absolute hellholes and suspects are held over fires and smothered by police to elicit confessions. The situation for Haitians, most of whom come to work for slave wages on sugar plantations, are even worse, with many being beaten, raped, jailed and even killed.

A group of shacks of the type typical in the Dominican Republic today. It will require the revolutionary reorganization of society to solve problems like these.

A group of shacks of the type typical in the Dominican Republic today. It will require the revolutionary reorganization of society to solve problems like these.

Women, who make up most of the workers in the ‘free trade zones’ are often forced to work long shifts for pennies and are frequently sexually abused by their bosses. If they become pregnant, most are fired. Overtime is often mandatory, and doors are chained shut so workers cannot leave.

Workers across the country are fired, and even physically attacked, for attempting to form or join unions. Workers with known affiliations to unions have been blacklisted and some businesses refuse to recognize unions outright.

Around 30 percent of the population of the Dominican Republic live under the official poverty line, eking out a meager existence on less than $2 (USD) a day. One in ten Dominicans dwells in extreme poverty, living on even less. One in five Dominicans of working age is unemployed. Nearly one out of three workers under the age of 24 is unemployed.

There is only one doctor per every 949 people. Many lack access to clean water. Power outages lasting several hours occur on a regular basis.

Forty-seven of every 1,000 children born in the Dominican Republic die before reaching their first birthday. Tens
of thousands of children work in sweatshops, on plantations and as prostitutes. Over 15 percent of the population cannot read or write.

The only future that millions of Dominicans see is through immigration to another country, usually the United States.

Revolution is the only solution
An alternative to participating in elections is needed to solve the immense problems of the Dominican Republic.

The first and most important task is to complete the tasks of the 1965 revolution and free the country from the domination of the U.S. imperialists by any means necessary.

As an immediate outgrowth of that, the oppressed and exploited masses must fight to take power and organize a
truly democratic political and economic system. In other words, the working class must rule, instead of the U.S. capitalists ruling through their local agents. It is only under such a system that the issues facing the toiling masses of the Dominican Republic can properly be addressed.

Revolution and counterrevolution in Afghanistan

Posted in Afghanistan, History, Imperialism, revolution, USSR, War by amte on July 25, 2009

In 1978 the Saur Revolution swept across the central Asian country of Afghanistan uprooting backwards social and property relations and liberating women from domestic slavery, abuse and extreme oppression.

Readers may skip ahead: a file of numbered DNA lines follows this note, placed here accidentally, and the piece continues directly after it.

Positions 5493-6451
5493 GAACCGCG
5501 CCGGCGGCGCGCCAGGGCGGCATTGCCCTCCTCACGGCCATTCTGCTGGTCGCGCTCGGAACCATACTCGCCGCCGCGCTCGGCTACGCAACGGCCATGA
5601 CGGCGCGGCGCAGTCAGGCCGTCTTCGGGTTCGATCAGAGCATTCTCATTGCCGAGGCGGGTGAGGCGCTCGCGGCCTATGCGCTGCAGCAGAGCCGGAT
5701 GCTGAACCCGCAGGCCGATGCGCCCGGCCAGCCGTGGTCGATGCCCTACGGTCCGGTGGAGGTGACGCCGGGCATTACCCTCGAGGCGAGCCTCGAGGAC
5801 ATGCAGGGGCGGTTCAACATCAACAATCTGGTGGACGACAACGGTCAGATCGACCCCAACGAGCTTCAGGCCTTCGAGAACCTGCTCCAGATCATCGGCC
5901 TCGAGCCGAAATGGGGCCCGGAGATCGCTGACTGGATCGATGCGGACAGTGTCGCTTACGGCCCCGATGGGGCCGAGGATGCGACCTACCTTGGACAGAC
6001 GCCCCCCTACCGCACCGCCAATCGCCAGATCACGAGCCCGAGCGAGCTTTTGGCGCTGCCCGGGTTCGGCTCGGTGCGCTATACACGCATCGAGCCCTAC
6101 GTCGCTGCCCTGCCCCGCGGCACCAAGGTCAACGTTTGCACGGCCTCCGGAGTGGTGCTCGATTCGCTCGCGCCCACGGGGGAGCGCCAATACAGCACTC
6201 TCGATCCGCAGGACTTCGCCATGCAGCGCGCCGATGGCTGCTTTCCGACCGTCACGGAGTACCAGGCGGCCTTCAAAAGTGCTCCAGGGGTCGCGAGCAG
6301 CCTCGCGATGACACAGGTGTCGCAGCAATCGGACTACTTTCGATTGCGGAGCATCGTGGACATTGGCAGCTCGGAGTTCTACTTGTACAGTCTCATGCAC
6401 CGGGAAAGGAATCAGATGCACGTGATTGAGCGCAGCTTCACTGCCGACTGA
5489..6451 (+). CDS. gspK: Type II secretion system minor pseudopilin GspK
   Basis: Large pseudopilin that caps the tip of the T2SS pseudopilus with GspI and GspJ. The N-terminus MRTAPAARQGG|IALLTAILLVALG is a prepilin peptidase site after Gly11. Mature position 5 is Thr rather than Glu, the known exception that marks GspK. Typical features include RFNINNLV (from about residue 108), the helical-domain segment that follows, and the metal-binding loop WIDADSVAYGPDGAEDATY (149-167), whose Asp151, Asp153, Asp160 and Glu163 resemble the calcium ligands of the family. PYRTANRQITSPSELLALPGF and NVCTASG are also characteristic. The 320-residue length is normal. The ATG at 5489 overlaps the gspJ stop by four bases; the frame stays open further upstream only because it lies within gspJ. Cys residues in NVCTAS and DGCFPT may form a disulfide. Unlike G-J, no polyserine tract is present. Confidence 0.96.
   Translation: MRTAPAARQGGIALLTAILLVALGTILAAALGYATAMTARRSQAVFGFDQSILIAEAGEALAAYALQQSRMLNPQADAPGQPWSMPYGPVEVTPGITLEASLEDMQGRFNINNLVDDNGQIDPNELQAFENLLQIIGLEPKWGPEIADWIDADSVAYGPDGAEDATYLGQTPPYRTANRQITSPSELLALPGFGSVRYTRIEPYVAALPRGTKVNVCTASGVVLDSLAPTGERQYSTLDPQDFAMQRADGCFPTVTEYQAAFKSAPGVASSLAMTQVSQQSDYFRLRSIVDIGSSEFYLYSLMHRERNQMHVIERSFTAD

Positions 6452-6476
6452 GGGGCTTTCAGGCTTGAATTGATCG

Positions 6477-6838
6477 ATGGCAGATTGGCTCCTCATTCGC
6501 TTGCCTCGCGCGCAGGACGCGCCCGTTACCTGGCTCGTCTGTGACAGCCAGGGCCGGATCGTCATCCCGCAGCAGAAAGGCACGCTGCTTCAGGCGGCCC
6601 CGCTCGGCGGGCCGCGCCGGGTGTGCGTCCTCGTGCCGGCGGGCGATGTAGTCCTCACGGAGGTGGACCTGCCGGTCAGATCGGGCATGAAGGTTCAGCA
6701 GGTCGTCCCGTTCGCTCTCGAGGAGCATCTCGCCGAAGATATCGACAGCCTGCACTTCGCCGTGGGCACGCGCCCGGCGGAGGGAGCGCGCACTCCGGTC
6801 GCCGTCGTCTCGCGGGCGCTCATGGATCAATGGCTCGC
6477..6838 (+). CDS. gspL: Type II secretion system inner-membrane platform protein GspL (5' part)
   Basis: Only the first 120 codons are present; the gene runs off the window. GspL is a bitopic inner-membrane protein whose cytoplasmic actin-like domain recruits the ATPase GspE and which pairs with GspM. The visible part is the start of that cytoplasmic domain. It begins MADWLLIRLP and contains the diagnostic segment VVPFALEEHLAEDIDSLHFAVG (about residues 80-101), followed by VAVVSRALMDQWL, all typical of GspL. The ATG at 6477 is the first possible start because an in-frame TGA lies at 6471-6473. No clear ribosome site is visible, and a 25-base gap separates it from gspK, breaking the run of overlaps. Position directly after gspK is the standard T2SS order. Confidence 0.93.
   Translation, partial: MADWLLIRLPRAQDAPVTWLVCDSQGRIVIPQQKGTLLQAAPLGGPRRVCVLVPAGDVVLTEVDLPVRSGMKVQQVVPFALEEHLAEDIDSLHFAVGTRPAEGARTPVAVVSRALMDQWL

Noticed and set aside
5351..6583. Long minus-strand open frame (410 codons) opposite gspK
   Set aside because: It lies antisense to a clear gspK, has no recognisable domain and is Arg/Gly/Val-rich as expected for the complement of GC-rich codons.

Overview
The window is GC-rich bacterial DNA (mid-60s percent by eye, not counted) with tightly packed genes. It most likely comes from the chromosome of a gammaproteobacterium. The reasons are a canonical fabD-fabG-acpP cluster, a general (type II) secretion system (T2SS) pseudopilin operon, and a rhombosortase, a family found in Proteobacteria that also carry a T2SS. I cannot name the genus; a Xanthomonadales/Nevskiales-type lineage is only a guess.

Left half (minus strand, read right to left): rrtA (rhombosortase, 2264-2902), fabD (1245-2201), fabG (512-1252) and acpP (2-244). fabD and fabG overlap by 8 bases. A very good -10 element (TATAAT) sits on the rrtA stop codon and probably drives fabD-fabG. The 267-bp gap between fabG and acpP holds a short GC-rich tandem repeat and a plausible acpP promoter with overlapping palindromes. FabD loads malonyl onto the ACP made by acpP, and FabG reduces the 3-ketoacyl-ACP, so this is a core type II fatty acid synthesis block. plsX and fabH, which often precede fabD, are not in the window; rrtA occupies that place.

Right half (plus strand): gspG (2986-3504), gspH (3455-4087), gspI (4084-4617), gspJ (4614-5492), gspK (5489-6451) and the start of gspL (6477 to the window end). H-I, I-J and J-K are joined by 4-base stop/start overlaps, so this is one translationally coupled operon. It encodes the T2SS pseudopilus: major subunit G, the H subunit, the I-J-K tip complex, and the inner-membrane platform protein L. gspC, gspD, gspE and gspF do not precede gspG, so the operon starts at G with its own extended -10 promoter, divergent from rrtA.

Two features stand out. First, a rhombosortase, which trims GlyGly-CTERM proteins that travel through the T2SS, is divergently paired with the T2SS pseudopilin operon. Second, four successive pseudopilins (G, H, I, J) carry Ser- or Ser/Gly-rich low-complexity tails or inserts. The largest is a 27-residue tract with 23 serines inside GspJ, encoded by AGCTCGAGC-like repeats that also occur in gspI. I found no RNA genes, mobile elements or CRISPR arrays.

Afghanistan is a country with a long and complicated history. Throughout the years, it came under the influence of  many different groups, from the Kushans to the Iranians to the Greeks to the Mongols.

Map of Afghanistan today.

Map of Afghanistan today.

The Durrani empire was established in 1747, with a man of Pashtun ethnicity named Ahmed Shah Durrani at its head. Besides a very short period in 1929 when a Khan named Bacha-i-Saqa briefly overthrew the government and named himself emir, every Afghan leader belonged to Ahmed Shah Durrani’s tribal confederation.

In the nineteenth and early twentieth centuries the people of Afghanistan fought against the British imperialists several times resulting in various parts of the country falling under British control.

The borders of modern Afghanistan resulted from a combination of of those battles and competition between the British and Russian Empires.

In 1921, after army leader Amanullah Khan led a successful uprising, Afghanistan formally won its independence from the British.

In 1933, Mohammed Zahir Shah became king after his father was assassinated. He instituted a few reforms, such as limited education for women, but also showed great indifference towards the country’s toilers, as could be expected.

While infrastructure crumbled and famine lead to thousands of starvation deaths, Zahir Shah used the country’s
resources to have castles built for himself in Kabul and Italy.

Zahir Shah ruled until 1973, when he was overthrown in a bloodless coup led by his cousin Mohammed Daoud Khan.

Instead of naming himself king, Daoud broke tradition and proclaimed Afghanistan a republic, with himself as president. He was originally backed by Parcham, a reformist faction of the People’s Democratic Party of Afghanistan
(PDPA), because he promised to introduce a number of progressive, democratic reforms.

Instead, Daoud’s rule was marked by increasing repression, including the arrests and executions of numerous revolutionaries and the closure of the newspapers of both the Parcham and the more revolutionary Khalq factions of the PDPA.

Demonstration in support of the PDPA. Photo held by marchers is of Nur Muhammad Taraki, first president of Afghanistan after the Saur Revolution.